Shibusawa Eiichi: Japan’s Moral CapitalistCulture
Capitalism of the Heart
Prominent Meiji-era business leader Shibusawa Eiichi (1840–1931) helped lay the foundation of Japan’s modern corporate and financial might, coming to be known as the “father of Japanese capitalism.” Far from stressing profits, though, he espoused a doctrine of moral and economic harmony and encouraged commercial enterprises to put the public interest before monetary returns.
The Shibusawa Eiichi Memorial Museum inside Asukayama Park in northern Tokyo tells the life story of the influential thinker and business leader. The current building, which opened in 1998, stands on the site of Shibusawa’s former elegant Western-style residence, a place where he spent his autumn years. Adjacent to the museum are the century-old Bankōro tea room and Seienbunko library, places where Shibusawa hosted business leaders and influential dignitaries. Both structures are designated important cultural properties.
Recently, Shibusawa’s doctrine of prioritizing public interest has enjoyed a revival as many in the corporate world reevaluate the short-term, profit-driven goals that led to the 2008 global financial crisis.
According to museum director Inoue Jun, there has been a steady uptick in visitors over the last few years, including business executives from neighboring countries such as China, South Korea, and Taiwan. Inoue explains that Shibusawa’s Confucian-influenced ideas have come to garner broad attention across East Asia. “This is particularly true in China where economic growing pains have sparked renewed interest in the Analects of Confucius among the younger generation,” he says, pointing out that a recent Chinese translation of Shibusawa’s Rongo to soroban (The Analects and the Abacus) has been warmly received. He also explains that scholarly interest in Shibusawa is on the rise. “In 2006, Central China Normal University in Wuhan, China, named a research center after Shibusawa, and Missouri State University in the United States created a course covering his life and ideas.”
Promoting Public Interest First
Shibusawa was born on February 13, 1840, the eldest son of an affluent family in the village of Chiaraijima, now part of Fukaya, Saitama Prefecture. He developed an eye for business early on helping with the family’s farm and indigo business. He began studying history and the Chinese classics at age seven under the tutelage of his cousin Odaka Junchū, who later headed the Tomioka Silk Mill, a pioneering modern factory that Shibusawa helped establish. In his early twenties he traveled to Edo, now Tokyo, between growing seasons, studying at various schools, including that of prominent Confucian scholar Kaiho Gyoson and Genbukan, an influential swordsmanship academy run by Chiba Michisaburō.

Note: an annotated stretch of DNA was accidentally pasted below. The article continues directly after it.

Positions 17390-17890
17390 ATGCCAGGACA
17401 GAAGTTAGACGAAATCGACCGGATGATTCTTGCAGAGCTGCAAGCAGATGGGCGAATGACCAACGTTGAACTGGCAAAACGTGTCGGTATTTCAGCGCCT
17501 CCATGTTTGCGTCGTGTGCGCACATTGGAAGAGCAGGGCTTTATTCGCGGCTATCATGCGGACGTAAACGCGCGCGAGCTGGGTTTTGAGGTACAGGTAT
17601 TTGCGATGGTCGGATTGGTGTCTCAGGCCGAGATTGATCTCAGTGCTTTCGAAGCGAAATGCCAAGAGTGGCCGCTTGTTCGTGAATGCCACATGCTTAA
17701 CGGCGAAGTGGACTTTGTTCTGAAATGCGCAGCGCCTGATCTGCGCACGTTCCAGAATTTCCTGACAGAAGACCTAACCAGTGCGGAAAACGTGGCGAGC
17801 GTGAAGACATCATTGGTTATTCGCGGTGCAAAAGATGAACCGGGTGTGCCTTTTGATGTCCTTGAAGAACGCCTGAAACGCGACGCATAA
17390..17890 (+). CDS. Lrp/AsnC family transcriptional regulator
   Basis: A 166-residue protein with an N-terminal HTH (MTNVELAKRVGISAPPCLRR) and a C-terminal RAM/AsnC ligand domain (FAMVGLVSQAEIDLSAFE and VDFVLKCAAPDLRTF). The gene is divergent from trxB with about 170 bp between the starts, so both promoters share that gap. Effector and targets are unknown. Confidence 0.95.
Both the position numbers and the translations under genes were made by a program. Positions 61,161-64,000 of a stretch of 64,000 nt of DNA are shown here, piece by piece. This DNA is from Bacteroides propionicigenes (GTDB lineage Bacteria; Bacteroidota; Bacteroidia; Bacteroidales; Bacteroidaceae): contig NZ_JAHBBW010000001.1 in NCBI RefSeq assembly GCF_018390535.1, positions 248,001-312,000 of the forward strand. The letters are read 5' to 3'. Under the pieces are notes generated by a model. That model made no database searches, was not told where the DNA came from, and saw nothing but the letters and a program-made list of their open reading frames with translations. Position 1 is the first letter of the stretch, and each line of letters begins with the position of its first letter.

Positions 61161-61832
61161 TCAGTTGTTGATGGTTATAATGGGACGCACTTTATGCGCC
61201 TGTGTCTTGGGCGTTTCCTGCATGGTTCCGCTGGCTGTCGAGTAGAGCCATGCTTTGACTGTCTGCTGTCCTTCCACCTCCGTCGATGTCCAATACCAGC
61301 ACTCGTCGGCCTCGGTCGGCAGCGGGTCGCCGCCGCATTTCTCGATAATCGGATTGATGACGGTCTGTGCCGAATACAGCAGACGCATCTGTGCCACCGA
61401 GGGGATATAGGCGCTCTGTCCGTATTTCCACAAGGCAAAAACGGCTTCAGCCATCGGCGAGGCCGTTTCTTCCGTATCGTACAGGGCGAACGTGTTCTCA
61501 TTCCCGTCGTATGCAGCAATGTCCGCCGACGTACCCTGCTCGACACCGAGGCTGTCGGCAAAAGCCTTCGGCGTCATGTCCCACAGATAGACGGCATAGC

In 1867 Shibusawa journeyed to Europe as part of the shogunal delegation led by Yoshinobu’s younger brother Tokugawa Akitake to the Paris World Fair. He did not return to Japan immediately after the exhibition, but instead spent a year and a half traveling the continent, observing firsthand the social and economic systems of leading Western countries.
Following his return, Shibusawa, still in the service of Yoshinobu, went with the Tokugawa clan when it was relocated to the Shizuoka domain at the start of the Meiji era (1868–1912). Using what he had learned in his overseas travels, he founded one of Japan’s first joint-stock companies, Shōhō Kaisho. His business acumen quickly caught the eye of the new government, who asked him to join the Ministry of Finance. He went on to hold a number of other high-ranking posts while a bureaucrat, helping lay the legal and administrative groundwork of Japan’s modern corporate and financial systems.
After leaving government in 1873, Shibusawa focused his energy and business know-how into private-sector enterprises. Over his lifetime he founded and helped run roughly 500 companies, largely in the financial sector. One of his most enduring legacies is the establishment of the First National Bank, the forerunner of financial giant Mizuho Bank.
While an accomplished entrepreneur, Shibusawa also strongly believed that morality and business were inseparable, and he made immense contributions to bolstering the well-being of society. He was involved in roughly 600 charitable organizations and activities, focusing on education and public welfare, and remained a steadfast philanthropist until his death in 1931 at the age of 91.